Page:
...If the bearings are cocked at all when I remove the rudder, I'll have to figure a way to re-align them so the rudder shaft will slide back in and I'm not sure how to do that without the ability to look upward into the rudder post....
I did this in a boat yard on a lavezzi.

The first thing. I'm trying to visualize your retrieval line, how do you drop the rudder out of the bearings with a pin still in the shaft? It's been several years, I don't remember there being a way to do this, but I was on land and not in danger of the rudder sinking or floating away so I didn't give it any thought.

Second thing. I did not have an issue realigning the bearings and shaft. Stuck my finger in the lower bearing and got a feel for the angle the shaft needed to be then just moved around till I felt the right spot in the top, reassembled everything. It will certainly be slightly more difficult by being in the water, patience is probably going to be the key.
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Old 28-09-2017, 07:44   #6
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Re: Replacing rudder bearings in the water

Quote:
Originally Posted by sv Grateful View Post

I'd like to anchor in shallow, calm, clear water and replace the lower, JP3 'donut' inner bearings while afloat.
Can't be too shallow, those are some long shafts on the lavezzi.
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Old 28-09-2017, 07:55   #7
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Re: Replacing rudder bearings in the water

Thanks Privelege, Cotemar and Fiveslide - the pin I'm talking about is totally internal to the top of the rudder shaft...nothing sticking out past the outside diameter. My emergency tiller (slotted to accept the rudder shaft pin) is made to slip into the top of the rudder shaft and connect to this pin. Not a great, sturdy design that I would want to use for a long trip, but it could be used as a last resort.

Pat
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Old 28-09-2017, 07:59   #8
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Re: Replacing rudder bearings in the water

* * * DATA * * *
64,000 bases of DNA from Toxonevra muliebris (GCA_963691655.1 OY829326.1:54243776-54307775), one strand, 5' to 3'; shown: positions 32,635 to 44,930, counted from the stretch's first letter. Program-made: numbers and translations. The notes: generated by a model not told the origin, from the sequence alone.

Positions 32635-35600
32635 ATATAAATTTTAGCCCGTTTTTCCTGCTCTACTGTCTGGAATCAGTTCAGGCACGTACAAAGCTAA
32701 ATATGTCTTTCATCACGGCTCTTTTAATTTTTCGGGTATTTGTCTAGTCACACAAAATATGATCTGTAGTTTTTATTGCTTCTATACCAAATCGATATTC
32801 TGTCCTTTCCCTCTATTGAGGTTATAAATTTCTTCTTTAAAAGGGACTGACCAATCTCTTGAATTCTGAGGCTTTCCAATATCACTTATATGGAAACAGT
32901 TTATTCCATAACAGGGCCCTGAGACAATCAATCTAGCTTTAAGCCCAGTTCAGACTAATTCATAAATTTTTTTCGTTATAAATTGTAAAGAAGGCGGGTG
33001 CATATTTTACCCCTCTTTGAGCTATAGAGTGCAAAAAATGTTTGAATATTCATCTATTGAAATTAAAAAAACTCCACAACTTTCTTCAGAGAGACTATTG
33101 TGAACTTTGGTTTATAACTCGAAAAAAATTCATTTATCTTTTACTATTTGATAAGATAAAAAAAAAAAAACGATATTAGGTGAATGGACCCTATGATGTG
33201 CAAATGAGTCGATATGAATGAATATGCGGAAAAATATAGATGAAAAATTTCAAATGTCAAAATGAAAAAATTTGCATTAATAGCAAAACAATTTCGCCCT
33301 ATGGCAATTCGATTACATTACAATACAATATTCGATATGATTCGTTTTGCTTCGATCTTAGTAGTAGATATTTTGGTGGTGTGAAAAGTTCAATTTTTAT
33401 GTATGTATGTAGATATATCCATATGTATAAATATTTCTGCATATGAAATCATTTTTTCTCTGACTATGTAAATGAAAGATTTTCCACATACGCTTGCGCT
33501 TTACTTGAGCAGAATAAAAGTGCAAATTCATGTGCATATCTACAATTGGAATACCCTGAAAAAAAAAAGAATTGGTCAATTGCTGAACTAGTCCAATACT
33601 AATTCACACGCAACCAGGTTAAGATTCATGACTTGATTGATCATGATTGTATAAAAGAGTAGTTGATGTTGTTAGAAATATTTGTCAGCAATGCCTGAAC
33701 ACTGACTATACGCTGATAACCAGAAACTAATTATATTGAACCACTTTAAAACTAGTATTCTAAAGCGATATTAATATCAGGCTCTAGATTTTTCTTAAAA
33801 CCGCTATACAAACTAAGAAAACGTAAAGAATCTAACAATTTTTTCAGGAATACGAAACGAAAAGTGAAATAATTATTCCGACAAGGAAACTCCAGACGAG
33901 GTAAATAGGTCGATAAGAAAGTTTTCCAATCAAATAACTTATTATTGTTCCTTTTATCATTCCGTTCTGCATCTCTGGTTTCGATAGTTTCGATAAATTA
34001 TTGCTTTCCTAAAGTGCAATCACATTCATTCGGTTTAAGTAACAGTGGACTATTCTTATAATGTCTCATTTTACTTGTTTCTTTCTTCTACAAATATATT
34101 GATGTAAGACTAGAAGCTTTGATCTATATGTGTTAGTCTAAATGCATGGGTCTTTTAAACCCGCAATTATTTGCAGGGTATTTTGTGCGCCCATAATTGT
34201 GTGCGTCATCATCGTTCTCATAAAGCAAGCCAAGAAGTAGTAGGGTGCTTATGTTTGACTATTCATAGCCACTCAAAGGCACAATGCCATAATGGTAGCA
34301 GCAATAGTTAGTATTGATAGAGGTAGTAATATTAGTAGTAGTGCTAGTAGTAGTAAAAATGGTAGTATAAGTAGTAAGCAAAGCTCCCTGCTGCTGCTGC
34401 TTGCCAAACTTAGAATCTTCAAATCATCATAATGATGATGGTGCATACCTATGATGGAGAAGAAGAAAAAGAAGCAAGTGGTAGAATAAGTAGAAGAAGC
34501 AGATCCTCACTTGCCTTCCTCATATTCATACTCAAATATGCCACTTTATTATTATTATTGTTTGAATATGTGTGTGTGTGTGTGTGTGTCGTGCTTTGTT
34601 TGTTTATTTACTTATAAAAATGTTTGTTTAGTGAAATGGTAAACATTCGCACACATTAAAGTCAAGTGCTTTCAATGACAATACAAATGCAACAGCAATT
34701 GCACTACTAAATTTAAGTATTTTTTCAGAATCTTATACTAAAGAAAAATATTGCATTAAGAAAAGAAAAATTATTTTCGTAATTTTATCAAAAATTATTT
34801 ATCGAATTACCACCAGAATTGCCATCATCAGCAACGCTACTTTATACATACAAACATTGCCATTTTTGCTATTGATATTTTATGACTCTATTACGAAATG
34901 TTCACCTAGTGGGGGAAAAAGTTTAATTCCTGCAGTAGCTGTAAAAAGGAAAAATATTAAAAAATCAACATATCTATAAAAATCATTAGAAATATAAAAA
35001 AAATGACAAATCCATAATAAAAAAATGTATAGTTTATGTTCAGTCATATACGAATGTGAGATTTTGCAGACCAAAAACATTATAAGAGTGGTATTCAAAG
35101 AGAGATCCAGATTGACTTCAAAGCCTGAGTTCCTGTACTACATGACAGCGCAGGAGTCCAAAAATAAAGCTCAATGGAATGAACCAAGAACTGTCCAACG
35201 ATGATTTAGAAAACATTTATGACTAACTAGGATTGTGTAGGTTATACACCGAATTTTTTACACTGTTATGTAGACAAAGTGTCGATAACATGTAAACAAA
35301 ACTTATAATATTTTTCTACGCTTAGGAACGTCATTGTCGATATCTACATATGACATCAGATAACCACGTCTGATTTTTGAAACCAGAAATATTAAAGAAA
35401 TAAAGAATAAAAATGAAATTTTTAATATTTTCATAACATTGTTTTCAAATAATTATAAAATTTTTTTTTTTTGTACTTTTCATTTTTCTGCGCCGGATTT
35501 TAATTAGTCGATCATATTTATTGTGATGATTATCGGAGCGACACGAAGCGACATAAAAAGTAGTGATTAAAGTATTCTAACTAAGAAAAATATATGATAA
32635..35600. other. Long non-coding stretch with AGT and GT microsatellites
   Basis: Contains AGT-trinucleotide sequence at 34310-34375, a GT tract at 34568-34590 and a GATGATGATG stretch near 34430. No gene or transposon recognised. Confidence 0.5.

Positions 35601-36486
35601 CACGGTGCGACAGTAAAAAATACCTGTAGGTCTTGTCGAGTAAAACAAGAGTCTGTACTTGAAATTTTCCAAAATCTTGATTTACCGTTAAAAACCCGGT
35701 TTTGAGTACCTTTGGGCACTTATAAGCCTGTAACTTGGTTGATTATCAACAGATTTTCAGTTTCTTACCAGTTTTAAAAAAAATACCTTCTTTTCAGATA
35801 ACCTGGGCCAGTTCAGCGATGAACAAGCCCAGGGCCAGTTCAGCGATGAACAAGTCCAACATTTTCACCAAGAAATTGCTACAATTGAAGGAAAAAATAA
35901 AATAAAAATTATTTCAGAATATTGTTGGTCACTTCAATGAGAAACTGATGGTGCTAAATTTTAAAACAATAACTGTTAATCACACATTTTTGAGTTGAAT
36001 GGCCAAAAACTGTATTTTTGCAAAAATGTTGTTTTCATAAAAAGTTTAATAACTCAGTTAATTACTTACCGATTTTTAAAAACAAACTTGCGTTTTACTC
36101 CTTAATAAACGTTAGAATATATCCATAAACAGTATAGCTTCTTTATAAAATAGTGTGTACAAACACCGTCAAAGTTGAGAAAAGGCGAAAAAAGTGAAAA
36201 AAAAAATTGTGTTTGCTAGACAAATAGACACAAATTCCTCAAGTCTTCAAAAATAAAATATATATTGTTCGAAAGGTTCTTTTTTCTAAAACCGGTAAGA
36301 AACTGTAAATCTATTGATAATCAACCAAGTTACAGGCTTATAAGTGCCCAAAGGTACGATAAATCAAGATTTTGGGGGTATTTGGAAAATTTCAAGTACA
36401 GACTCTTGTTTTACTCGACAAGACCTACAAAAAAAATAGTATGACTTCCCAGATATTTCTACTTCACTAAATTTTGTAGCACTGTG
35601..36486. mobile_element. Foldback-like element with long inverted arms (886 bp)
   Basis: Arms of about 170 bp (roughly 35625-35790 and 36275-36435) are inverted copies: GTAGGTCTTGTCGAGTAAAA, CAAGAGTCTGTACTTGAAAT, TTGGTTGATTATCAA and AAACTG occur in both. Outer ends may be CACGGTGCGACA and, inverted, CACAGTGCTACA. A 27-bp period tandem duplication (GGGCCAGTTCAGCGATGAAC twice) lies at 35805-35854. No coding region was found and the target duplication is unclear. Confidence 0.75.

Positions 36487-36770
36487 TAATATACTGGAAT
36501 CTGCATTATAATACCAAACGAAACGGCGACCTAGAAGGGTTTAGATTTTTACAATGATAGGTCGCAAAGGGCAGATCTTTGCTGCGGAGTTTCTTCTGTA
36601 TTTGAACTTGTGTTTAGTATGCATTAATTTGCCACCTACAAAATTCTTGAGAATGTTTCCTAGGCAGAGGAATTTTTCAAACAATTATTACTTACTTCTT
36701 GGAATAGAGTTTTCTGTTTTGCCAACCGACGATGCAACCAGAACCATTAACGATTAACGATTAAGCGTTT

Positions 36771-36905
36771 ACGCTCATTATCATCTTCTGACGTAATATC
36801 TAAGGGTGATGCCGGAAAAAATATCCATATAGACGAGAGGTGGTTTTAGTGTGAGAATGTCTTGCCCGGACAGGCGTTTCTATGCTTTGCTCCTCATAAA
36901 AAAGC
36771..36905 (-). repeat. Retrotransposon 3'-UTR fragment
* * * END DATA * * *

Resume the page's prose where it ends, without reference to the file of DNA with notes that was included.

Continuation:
Here's a pic - plan view of the rudder shaft.

Pat
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Old 10-10-2017, 15:33   #9
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Re: Replacing rudder bearings in the water

I have a Lavezzi and tried to replace the bottom bearing. I was ancored out in Marigot Bay in St Maarten, it was in 2014. I did the prep accordingly... was able to reach the screws (allen) via the stern berth (removing the wooden panels)...and indeed had a line fixed through the hole in the actual rudder axis. I thought the rudder as a whole would slide out as a hot knife through butter... nothing was closer to the truth.... I had to pound hard on the top end of the axis (protected with a piece of wood)... (actualy i was already underwater trying to pry loose the rudder and my buddies pounding away...) finally it came loose... and with a very negative buoyancy dare I add.. it sunk right to the bottom (did i mention that my Lavezzi was from 2004)? Anyway, was able to replace the bearing and we put the whole thing back in place.. Hours after this joint effort, i noticed that something was wrong.. The boat was tilting at the stern (on the port side--where we had changed the bearing--.. opened the hatch and discovered that the whole engine room was flooded...Long story short... by the pounding the actual aluminium shaft (already brittle and damaged, however hadnt noticed that before) became swiss cheese and so water was freely flowing in...). As a result i had to get her out of the water and repair...(had somebody fibre glassing the whole shaft, well above the water line...) not a pretty looking job, but we had to make our weather window to get across to Europe). The other shaft is well looked after... Good luck with your project. Fair winds Pieter